Japanese Government Pension Investment Fund (GPIF), the world's largest pension fund with $457bn, is...
Japanese Government Pension Investment Fund (GPIF), the world's largest pension fund with $457bn, is to look into hedge funds when reviewing its policy asset allocation in autumn, according to Noboru Terada, the fund's Tokyo-based executive investment officer.
"We are looking to start hedge fund investments with limited size and to apply the hedge fund strategy to co-ordinate with the existing investment policy," Terada said.
Though its executives are looking into the asset class, the GPIF will become an independent agency in April 2006, and its hedge fund investment policy is likely to be decided after that, he added.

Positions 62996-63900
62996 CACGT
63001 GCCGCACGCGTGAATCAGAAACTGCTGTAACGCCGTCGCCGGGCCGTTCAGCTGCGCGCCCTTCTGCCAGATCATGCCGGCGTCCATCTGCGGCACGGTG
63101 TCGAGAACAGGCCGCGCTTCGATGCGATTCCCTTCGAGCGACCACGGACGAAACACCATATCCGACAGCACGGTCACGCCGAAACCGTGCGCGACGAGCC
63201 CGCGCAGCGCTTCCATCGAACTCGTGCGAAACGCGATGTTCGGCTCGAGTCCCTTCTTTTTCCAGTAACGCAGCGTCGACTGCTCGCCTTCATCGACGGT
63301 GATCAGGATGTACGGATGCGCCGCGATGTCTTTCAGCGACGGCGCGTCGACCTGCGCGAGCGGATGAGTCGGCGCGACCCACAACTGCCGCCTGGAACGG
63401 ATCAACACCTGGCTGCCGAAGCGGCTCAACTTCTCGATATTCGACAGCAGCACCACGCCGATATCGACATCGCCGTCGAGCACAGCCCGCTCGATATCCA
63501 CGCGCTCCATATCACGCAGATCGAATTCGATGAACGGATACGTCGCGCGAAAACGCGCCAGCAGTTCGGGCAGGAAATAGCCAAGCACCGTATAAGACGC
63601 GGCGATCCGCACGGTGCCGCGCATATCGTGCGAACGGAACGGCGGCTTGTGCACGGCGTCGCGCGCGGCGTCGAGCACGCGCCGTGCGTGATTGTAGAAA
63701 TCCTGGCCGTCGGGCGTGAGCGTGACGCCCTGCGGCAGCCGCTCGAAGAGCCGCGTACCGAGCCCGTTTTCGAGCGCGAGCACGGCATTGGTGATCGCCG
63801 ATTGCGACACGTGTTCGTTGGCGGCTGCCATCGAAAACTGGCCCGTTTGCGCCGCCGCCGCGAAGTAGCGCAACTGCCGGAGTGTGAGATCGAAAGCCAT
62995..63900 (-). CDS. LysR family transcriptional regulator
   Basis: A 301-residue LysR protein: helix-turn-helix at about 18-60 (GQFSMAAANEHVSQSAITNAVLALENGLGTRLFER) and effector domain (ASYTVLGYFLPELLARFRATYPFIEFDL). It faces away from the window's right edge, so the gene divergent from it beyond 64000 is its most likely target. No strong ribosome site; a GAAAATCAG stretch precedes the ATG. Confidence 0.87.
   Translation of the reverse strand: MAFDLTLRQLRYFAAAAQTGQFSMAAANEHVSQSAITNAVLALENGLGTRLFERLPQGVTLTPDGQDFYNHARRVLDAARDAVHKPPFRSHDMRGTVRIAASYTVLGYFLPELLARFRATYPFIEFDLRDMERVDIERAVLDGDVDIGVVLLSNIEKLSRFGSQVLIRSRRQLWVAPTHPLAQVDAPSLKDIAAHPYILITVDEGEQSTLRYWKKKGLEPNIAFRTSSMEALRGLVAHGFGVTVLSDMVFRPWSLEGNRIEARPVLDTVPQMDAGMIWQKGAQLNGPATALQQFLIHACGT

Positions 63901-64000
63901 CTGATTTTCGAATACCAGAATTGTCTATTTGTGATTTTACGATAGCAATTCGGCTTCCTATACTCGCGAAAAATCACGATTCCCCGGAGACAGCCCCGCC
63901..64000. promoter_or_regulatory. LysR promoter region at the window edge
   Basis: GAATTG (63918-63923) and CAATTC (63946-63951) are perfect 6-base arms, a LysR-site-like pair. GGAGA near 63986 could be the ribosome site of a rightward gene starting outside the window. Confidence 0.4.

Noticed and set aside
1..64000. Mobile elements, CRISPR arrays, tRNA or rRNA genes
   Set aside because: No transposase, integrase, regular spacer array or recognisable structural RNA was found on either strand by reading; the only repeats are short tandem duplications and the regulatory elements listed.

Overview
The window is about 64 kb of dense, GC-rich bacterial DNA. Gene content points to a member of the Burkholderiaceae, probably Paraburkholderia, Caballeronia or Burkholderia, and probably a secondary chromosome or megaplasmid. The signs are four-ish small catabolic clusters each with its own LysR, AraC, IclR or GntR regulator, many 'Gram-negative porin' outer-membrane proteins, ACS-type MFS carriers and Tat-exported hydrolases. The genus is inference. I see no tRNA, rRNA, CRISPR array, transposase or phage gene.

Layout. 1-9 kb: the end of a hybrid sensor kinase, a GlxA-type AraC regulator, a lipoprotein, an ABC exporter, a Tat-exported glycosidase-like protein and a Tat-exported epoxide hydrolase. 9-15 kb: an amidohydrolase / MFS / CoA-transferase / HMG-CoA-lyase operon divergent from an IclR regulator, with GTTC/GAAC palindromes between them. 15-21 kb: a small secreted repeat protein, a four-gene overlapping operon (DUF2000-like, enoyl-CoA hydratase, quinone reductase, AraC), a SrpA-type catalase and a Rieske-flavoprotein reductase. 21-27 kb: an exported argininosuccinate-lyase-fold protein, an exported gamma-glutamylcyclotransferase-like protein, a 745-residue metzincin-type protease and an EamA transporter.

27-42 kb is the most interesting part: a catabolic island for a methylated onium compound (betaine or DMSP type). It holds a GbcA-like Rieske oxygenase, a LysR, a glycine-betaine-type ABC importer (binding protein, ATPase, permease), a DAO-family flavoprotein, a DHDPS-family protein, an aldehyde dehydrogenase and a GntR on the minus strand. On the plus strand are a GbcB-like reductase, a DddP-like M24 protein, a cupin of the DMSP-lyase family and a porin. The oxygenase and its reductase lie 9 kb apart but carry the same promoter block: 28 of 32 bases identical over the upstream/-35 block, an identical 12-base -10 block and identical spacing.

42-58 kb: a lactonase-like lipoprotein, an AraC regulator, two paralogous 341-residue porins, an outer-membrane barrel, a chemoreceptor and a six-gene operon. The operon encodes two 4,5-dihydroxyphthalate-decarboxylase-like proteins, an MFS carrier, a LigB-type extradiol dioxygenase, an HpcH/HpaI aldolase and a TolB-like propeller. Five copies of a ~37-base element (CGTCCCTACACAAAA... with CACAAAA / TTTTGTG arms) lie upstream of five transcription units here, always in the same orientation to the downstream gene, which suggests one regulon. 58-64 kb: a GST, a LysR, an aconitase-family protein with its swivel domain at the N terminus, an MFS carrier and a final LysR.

"After April next year, the new organisation will decide on the investment policy, including hedge fund investment. Because our fund has huge assets, it is difficult to give a lot of money to active managers," said Terada. "We hire a limited number of active managers who we have confidence in but active exposure is limited. We cannot have any market impact when investing passive index funds."
The GPIF was set up in April 2001 as part of an overhaul of the country's public pension scheme. Before this, little was known about how its predecessor, the Pension Welfare Services Corporation chose and evaluated its external managers. Terada introduced transparency into this process by reviewing the contracts with outside managers.
The fund now openly invites managers to bid for mandates and announces the results on its website. Every manager's performance is ranked and the fund even discloses the fees paid.
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